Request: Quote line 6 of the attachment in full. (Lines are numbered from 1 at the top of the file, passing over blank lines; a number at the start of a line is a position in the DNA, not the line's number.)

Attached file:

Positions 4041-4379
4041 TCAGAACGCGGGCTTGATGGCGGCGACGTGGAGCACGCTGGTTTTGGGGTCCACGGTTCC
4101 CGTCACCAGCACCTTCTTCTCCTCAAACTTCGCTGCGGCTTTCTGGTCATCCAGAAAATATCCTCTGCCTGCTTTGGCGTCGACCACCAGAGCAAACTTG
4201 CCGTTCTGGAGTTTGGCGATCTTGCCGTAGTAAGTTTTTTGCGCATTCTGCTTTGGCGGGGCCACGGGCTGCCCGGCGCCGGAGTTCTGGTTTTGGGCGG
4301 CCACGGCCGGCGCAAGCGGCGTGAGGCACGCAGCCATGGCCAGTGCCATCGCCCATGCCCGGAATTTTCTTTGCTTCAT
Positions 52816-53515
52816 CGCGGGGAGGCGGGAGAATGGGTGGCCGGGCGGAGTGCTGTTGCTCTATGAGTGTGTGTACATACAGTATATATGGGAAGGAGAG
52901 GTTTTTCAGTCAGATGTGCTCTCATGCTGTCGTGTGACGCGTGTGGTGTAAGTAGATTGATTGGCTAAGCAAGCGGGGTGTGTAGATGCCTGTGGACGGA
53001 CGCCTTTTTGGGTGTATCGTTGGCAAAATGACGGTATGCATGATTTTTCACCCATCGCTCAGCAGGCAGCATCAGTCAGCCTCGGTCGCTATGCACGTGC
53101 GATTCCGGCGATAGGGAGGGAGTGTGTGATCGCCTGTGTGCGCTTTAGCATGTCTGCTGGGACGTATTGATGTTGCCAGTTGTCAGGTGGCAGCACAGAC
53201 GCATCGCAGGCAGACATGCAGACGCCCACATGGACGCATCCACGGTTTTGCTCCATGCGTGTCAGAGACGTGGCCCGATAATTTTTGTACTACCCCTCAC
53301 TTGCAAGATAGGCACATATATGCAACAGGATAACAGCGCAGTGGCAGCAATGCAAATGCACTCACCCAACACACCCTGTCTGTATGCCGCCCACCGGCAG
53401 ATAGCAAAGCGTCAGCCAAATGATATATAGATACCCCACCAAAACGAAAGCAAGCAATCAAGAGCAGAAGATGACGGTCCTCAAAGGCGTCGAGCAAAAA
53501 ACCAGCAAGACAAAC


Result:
Positions 52816-53515